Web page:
The group created a coordinating committee comprised of Brinton, a professor of community psychology; Renae (Scott) Gray, staff person at Haymarket People’s Fund, Jean Entine, from the Boston Foundation; Marion Lill, an attorney; Kip Tiernan from the Poor People’s United Fund and Rosie’s Place; and Cindy Chin, Director of the Massachusetts Coalition of Battered Women’s Service Groups.

This group was largely white, however. So the leaders created an advisory board that was more diverse and included, among others: Margaret Burnham, an attorney; Ruth Hubbard, professor of Biology; Karen Lindsey; a poet; Barbara Gray, a state representative from Framingham, and Beverly Smith, a Black lesbian feminist who was a part of the Combahee River Collective.

They could afford to hire just one staff person. Everyone else was an unpaid volunteer.

Building Founding Principles

Each woman was involved in community work that informed their priorities for the fund. Brinton, a New Orleans native, moved to Boston for graduate studies and was involved in starting a women’s studies program at the Harvard Divinity School. She’d been trained in antiracism work and had learned from women of color how difficult it is for those who have benefitted from white supremacy to create anti-racist organizations. To her, building a diverse fund on anti-racism practices was vital.

“I feel like we lost a few white women because they were tired of talking about undoing racism as a priority agenda,” Brinton shared.

Brinton Lykes smiling holding a rectangular sign that frames her face and torso, which reads "environmental, economic, racial, social, justice"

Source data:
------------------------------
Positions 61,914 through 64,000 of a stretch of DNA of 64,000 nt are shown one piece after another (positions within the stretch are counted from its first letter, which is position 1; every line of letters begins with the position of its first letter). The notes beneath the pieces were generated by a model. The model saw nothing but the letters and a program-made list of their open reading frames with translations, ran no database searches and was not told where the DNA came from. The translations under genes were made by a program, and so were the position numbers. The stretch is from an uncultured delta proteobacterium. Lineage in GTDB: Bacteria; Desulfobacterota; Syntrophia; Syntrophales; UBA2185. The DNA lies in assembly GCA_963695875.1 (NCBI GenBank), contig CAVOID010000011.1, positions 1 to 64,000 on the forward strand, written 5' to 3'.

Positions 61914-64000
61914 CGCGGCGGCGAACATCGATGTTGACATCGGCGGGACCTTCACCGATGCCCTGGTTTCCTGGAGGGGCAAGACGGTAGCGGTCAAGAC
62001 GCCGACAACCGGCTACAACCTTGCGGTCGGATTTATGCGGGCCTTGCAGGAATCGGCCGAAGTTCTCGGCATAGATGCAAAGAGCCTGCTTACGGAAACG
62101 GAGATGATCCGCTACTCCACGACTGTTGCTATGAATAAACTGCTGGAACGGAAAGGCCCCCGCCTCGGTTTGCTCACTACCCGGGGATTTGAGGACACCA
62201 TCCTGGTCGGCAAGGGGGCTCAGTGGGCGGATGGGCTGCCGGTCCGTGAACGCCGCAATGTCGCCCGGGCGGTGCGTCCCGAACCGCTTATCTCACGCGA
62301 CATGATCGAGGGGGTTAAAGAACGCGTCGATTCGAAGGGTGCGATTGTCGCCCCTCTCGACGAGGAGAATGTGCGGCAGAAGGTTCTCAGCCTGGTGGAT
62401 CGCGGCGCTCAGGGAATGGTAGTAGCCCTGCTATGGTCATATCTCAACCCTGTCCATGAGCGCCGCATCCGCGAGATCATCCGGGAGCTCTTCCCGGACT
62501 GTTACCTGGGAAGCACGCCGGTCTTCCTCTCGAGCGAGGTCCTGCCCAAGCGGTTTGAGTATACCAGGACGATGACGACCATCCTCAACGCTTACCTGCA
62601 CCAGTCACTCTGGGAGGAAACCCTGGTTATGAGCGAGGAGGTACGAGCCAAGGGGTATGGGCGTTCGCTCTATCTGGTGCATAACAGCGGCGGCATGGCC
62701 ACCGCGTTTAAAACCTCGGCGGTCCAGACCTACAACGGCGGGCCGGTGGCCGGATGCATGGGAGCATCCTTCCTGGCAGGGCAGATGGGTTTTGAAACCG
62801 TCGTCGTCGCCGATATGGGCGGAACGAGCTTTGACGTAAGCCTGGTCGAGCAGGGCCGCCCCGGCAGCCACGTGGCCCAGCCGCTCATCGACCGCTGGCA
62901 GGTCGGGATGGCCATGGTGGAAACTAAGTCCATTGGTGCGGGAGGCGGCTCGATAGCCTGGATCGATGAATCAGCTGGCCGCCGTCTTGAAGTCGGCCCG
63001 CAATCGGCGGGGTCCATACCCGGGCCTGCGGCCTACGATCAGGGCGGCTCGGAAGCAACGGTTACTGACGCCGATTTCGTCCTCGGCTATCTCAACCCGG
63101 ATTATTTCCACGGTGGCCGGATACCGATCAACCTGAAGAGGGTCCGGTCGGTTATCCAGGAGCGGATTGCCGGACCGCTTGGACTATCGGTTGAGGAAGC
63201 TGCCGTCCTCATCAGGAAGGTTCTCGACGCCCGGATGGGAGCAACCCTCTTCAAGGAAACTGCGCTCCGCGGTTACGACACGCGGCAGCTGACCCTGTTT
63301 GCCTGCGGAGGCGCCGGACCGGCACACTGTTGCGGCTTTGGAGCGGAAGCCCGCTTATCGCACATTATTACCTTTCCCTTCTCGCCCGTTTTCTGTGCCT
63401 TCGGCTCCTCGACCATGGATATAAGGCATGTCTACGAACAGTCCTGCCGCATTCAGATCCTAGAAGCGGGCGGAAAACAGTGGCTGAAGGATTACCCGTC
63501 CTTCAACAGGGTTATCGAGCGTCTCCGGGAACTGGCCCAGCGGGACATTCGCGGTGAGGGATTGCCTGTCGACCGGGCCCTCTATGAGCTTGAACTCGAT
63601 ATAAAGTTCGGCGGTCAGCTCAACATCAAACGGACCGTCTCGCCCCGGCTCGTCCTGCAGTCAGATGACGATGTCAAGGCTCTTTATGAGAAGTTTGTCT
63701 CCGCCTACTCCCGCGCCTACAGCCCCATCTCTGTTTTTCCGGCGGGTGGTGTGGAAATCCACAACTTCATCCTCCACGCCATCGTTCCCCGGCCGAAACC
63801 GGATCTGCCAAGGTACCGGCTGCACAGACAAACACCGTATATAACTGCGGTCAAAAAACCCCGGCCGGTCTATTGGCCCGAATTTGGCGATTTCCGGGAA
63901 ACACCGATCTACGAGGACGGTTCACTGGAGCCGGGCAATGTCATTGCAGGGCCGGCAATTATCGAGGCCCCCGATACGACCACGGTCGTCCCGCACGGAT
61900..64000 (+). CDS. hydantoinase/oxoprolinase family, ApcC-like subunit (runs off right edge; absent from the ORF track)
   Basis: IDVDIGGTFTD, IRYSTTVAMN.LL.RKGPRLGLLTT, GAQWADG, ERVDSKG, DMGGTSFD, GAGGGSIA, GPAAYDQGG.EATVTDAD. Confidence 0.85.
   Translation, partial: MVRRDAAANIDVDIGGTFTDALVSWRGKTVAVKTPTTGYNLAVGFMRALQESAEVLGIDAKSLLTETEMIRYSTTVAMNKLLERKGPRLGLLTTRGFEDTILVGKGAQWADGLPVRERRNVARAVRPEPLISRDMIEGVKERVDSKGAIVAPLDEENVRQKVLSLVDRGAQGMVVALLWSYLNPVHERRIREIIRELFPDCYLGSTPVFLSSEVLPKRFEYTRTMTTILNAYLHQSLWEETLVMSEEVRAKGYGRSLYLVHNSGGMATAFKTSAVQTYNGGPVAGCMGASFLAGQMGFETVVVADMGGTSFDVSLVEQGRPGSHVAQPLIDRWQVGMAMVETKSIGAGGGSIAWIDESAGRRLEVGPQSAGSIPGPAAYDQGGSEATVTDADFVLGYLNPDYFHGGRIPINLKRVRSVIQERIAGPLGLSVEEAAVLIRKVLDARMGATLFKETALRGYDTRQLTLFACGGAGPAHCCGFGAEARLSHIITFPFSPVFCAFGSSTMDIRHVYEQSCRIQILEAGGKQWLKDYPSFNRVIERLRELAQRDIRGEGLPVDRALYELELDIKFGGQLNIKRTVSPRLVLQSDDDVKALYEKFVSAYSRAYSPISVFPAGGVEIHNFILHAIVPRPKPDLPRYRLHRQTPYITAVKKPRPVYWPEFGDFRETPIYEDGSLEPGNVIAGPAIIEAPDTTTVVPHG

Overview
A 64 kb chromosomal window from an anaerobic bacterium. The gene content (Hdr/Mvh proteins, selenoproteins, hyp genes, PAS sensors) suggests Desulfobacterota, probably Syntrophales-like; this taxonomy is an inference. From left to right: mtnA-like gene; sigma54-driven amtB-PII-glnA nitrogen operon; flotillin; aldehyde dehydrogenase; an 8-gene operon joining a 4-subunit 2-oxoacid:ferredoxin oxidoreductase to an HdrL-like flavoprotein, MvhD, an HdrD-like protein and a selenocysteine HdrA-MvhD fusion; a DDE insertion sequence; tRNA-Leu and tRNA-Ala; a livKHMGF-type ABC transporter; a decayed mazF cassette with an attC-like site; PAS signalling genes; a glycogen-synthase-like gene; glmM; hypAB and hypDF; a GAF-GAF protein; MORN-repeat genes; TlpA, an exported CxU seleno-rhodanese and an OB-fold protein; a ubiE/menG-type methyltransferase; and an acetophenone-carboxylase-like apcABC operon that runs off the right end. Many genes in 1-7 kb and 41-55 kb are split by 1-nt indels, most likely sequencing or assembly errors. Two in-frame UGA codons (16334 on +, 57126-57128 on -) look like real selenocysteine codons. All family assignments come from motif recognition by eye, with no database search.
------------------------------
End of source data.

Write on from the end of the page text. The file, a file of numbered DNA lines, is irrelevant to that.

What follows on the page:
M. Brinton Lykes

The group was also made of women of varied socio-economic statuses. Brinton describes that Kip Tiernan, another woman in this early group, was very connected to poor women of all races and ethnicities. She and others felt strongly that this fund had to be for all women, and also welcome all women contributing at whatever level they could. Even if someone could only give $1, the team welcomed the contribution and the involvement of these donors.

Many funds around the country at the time had been started and run by wealthy white women, but BWF had different intentions, said Brinton. “I think from the beginning, the idea of this fund was ‘that’s not who we are; that’s not how we want to start. That’s not what we want to prioritize,” Brinton said.

The group wanted a fund created by and for those who had been persistently excluded. “We wanted to prioritize what today people would call intersectionality, being very clear that the people who are at the top of our list to support are the people who are the most marginalized, the people who have least access to material resources —- but deep and longstanding access to knowledge and skills for organizing.”

They debated everything from whether or not to have an endowment fund, how to build a decision-making structure that wasn’t hierarchical, to what “Greater Boston” entailed.

They were in agreement, however, in their frustration about mainstream grant application requirements and that foundations didn’t often fund women. Completing the applications required a certain level of education and vocabulary that the group found exclusionary.

So they made a strong commitment to create a simple application process and to offer technical, skill-building assistance, too.

They also established an allocations committee that included community members so that the people issuing grants extended beyond those running the fund. This method, which BWF still uses today, was influenced by practices that some in the group had participated in at Haymarket People’s Fund, Brinton noted.

In Practice

By June of 1983, Boston Women’s Fund was incorporated, and in 1984 gave out our first grants to the Coalition of Basic Human Needs, Finex House, Traditional Childbearing Group, Chimera Anon, and Massachusetts Women of Color Organization. Years later, BWF launched the Young Sisters For Justice Program which brought in young women across backgrounds, taught them critical skills, and empowered them to make funding decisions. Today, BWF’s youth focus lives on as the GROWUP LeadHership initiative.